The support to be offered to the child/young person should be clearly recorded in the placement information record and should match the information about the child/young person’s needs included within their Care Plan.

Where a child/young person placed out of their local authority area (i.e. in a placement in another local authority) goes missing, the placement provider is responsible for following both the local Regional Missing From Home and Care protocol In the area of the placement and of the local authority who placed the child/young person.

It is possible that the child will return to their home area, so it is essential that the necessary liaison between the police and professionals in the area of placement and in the responsible authority is well managed and coordinated. This will ensure that the issues of logistics and/or distance do not delay or interfere with the actions of planning to locate the child/young person.

If a child goes missing from placement, the responsible authority who placed the child must notify the host local authority and both police forces, i.e. the police force local to where the child is placed and the ‘home’ police force.

Responding to Escalating Concerns

Where there are concerns in relation to a child going missing, Multi agency meetings at an appropriate level should be called.

In the event of repeat episodes of children going missing, it is good practice for formal intervention meetings to take place in response to escalating concerns. Dependant on the assessment of risk to the child and their current status, this could include any of the following:

  1. Multi agency risk management meeting;
  2. Strategy Meeting;
  3. Child Protection Review;
  4. Child in Care Review;
  5. Pathway Plan review;
  6. Child in Need Review.

If there are child protection concerns then follow South West Child Protection Procedures.

Where a child was not previously known to social care and risk factors are identified, then the missing person coordinator will initiate the appropriate multi agency meeting.

Where the child is an open case to children’s social care, then the responsible team manager will initiate the appropriate multi agency meeting.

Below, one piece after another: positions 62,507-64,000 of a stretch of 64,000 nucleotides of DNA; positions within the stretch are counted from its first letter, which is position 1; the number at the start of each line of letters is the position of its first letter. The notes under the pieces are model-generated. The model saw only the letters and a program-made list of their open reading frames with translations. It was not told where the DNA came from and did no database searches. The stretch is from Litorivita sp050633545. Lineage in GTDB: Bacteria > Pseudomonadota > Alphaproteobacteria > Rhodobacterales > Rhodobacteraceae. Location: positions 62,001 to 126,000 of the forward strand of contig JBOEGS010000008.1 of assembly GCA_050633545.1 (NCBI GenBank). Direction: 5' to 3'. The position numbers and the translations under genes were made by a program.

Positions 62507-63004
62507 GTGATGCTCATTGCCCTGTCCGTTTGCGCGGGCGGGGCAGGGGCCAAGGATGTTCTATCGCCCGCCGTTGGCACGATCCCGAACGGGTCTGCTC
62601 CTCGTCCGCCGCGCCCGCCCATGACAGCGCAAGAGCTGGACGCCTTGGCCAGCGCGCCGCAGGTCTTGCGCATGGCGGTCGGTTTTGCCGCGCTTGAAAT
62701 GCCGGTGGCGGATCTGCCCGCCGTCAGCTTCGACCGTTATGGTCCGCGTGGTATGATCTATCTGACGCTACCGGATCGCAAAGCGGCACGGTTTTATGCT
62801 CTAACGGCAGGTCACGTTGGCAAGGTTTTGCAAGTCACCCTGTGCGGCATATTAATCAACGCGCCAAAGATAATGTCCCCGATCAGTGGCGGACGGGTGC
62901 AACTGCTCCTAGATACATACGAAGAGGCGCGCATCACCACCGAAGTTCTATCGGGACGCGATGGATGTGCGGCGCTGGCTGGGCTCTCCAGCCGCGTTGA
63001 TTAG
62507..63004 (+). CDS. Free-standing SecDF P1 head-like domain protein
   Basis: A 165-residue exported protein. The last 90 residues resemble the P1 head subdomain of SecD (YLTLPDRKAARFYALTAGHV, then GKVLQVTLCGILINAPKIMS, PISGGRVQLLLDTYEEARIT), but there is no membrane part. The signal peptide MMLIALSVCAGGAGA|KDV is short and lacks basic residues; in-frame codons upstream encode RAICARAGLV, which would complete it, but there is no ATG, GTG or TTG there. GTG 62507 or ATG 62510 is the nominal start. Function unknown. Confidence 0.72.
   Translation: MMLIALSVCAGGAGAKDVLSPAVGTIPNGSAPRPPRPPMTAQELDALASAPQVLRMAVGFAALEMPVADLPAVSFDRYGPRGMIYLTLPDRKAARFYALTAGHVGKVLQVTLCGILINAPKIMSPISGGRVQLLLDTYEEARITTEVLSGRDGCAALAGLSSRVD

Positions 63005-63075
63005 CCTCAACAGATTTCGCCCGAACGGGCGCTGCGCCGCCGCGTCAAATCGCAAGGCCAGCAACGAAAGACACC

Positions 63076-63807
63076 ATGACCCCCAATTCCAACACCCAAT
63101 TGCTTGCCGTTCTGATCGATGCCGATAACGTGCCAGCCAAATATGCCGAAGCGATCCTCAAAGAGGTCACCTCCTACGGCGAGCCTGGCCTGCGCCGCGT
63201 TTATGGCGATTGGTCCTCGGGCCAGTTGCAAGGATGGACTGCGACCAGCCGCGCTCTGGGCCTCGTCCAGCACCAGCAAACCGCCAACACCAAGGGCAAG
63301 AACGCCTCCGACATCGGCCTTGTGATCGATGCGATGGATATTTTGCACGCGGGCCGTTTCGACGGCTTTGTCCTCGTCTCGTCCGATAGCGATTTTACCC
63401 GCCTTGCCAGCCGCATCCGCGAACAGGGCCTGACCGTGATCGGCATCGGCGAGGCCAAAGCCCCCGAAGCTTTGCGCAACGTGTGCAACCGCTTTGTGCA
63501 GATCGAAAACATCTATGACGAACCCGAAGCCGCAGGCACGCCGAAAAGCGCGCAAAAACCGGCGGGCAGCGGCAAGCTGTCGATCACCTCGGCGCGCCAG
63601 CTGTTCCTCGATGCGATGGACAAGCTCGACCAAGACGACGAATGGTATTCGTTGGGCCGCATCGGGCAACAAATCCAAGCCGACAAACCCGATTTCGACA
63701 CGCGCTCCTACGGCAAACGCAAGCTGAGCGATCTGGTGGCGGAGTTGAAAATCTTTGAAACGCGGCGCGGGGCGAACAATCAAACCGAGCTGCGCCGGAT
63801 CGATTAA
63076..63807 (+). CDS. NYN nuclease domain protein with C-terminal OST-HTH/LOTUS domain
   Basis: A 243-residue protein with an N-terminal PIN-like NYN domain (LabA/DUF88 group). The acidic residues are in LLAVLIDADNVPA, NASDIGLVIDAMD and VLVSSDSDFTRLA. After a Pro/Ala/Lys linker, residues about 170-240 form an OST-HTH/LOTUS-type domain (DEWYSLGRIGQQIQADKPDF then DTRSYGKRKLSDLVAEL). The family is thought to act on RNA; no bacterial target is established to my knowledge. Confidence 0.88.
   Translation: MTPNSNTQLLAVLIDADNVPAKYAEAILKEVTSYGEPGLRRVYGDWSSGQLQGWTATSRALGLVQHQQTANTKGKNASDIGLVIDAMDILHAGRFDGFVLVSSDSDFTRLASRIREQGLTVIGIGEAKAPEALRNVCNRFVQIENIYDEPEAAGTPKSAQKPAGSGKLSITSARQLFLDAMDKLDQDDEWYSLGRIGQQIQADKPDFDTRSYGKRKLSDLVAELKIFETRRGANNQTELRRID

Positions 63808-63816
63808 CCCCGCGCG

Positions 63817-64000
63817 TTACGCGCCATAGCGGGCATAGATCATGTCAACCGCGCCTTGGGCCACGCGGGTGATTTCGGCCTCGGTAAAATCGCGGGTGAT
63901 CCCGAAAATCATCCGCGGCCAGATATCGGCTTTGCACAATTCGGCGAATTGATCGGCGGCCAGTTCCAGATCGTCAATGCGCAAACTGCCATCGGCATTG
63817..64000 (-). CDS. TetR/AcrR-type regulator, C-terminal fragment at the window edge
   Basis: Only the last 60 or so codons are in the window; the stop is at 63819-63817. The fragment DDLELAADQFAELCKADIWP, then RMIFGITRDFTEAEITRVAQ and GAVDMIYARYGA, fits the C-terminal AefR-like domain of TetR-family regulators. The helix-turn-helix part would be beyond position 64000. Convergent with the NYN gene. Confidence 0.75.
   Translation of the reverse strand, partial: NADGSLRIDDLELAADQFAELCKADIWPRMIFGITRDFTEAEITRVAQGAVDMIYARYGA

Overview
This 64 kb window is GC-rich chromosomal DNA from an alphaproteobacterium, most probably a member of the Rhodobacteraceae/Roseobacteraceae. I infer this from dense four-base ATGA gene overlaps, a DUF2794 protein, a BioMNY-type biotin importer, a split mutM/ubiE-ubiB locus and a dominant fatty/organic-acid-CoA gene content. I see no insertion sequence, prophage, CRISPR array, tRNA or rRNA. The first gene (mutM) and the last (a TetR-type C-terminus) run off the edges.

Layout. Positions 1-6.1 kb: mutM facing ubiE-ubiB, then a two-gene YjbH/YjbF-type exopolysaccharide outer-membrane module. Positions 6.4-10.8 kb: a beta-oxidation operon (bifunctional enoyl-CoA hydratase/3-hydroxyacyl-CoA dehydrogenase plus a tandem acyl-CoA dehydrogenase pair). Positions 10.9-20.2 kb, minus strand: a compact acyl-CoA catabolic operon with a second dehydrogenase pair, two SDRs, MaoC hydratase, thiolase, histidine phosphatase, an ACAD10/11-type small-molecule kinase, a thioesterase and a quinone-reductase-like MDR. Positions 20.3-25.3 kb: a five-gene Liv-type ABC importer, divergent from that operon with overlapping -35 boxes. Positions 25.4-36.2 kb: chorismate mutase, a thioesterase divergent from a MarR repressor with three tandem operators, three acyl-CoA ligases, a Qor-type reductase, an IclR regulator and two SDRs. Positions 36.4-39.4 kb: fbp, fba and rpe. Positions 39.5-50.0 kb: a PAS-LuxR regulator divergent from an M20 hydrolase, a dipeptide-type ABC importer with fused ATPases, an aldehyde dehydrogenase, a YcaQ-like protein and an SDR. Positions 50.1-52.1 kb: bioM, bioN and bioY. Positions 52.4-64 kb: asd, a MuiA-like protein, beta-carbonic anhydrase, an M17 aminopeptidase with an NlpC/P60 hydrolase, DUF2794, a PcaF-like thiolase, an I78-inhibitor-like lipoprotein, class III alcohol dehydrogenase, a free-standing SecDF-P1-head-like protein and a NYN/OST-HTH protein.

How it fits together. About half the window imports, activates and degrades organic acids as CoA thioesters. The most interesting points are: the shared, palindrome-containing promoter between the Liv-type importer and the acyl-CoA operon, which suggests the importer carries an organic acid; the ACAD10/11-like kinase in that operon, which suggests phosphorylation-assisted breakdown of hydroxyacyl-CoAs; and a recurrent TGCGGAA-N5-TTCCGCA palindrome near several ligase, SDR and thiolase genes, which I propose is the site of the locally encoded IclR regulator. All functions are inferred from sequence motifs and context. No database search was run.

In cases of a child going missing from an out-of authority placement, the responsible authority calls a professionals' meeting involving the relevant organisations from the host authority, to determine action.

The Child Continues to Go Missing

Where a child continues to go missing their case will continue to be monitored through the usual review mechanisms (timescales of which can be brought forward as required).

Where the missing person coordinator continues to have concerns about a child’s missing episodes, they should either discuss with the social worker or lead professional with responsibility for the child’s case or call a multi-agency risk management meeting.

Keeping Cases Open

For all children open to children’s social care, whilst the child remains missing, his/her case must remain ‘open’ until the child is found or until they reach age 18yrs.

A senior manager in children’s social care, should review all cases where a child has been missing for 6 months or more. The senior manager must satisfy him/herself that all that should be done has been done to find the child. This review should be repeated at 6 monthly intervals whilst the child is missing.

All Police missing person’s files will remain ‘live’ until the child is located and returned to their home or placement, or whose circumstances are considered to be appropriate.

5. Children in Care: Locating the Child and their Return

If a child/young person is ‘missing’ the Social Worker, Foster Carer/Residential Unit Staff, Police and parents commence contingency planning for when the child/young person is located.

Plans should include:

  • Will the child/young person return to the placement/home address; are they safe in the location where they are found or should they be placed elsewhere?
  • If the child/young person is to return, how will s/he be conveyed to their placement/home address?
  • Do the police wish to interview the child/young person where they are located or after they have returned their placement/home address?
  • Who will be an appropriate ‘independent person’ to talk to the child/young person when she/he is located/returned?
  • Offer children/young people who have repeated absences an independent person to talk to. The offer can be made at any time if there are concerns.